- An employee who was terminated for stealing personnel documents was not able to prove her unequal pay and retaliation claims (O'Donnell v. Caine Weiner Company, LLC, No. 18-1826 (7th Cir. Aug. 14, 2019)).
- The employee was being paid less than her male peers and believed the disparity was the result of sex discrimination. She shared a desk with her supervisor, where she found copies of some of her colleagues' performance evaluations. She took them, made copies, and prepared to submit them to the U.S. Equal Employment Opportunity Commission. When the employer discovered that the employee took the documents without authorization, it suspended and eventually fired her.
- The employee filed suit in a U.S. District Court. At trial, a jury returned a verdict for the employer. The employee appealed to the 7th U.S. Circuit Court of Appeals, which affirmed the judgment of the district court.
Although the employer prevailed in this case, it presents a good reminder about the importance of secure recordkeeping procedures. To prevent sensitive employee files from being accessed by unauthorized persons, an employer may want to avoid keeping those documents in an unlocked or communal space like a shared desk.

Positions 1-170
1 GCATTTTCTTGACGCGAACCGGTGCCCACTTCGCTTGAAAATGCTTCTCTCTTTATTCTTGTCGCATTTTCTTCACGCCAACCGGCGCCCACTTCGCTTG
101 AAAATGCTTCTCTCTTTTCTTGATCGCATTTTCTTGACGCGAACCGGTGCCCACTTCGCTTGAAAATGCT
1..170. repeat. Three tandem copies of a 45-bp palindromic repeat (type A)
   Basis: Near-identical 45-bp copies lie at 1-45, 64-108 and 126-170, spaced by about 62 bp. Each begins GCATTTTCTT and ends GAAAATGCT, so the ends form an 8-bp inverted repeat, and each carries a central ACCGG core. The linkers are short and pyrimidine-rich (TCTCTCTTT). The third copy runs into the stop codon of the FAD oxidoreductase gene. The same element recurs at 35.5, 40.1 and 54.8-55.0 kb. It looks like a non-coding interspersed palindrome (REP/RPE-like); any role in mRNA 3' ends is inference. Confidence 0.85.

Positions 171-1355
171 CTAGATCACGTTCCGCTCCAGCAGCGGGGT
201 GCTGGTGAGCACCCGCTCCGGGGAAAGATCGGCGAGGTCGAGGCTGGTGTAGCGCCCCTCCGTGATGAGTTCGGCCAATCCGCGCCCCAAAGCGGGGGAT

The case highlights the importance of fair pay procedures and conducting internal audits to detect potentially illegal pay discrepancies based on sex or other protected characteristics. Experts have told HR Dive that good audits review compensation practices using comprehensive data including age, job information and productivity information, among other components. Employers might also work with managers to ensure that raises and other pay-related decisions are unbiased and to keep employees informed about how wages are calculated.
Additionally, a number of states, cities and localities have aimed to tackle pay discrepancies through laws like salary history question bans. Advocates of the laws have said they can help women and people of color overcome historic disparities in their pay that might otherwise be perpetuated. Many employers, including Amazon, are taking proactive steps to adopt this practice internally.